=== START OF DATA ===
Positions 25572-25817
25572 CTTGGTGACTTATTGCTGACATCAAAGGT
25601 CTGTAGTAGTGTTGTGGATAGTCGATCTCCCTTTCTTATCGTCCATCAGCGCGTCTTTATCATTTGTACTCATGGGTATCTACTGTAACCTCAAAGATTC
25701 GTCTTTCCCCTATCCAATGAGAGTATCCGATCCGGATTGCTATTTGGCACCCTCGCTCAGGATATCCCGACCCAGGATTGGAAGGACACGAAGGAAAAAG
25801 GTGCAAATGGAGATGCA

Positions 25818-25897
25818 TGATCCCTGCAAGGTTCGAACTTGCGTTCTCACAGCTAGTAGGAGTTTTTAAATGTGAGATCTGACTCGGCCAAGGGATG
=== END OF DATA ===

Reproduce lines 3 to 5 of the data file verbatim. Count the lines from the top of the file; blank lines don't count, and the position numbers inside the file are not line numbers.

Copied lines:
25601 CTGTAGTAGTGTTGTGGATAGTCGATCTCCCTTTCTTATCGTCCATCAGCGCGTCTTTATCATTTGTACTCATGGGTATCTACTGTAACCTCAAAGATTC
25701 GTCTTTCCCCTATCCAATGAGAGTATCCGATCCGGATTGCTATTTGGCACCCTCGCTCAGGATATCCCGACCCAGGATTGGAAGGACACGAAGGAAAAAG
25801 GTGCAAATGGAGATGCA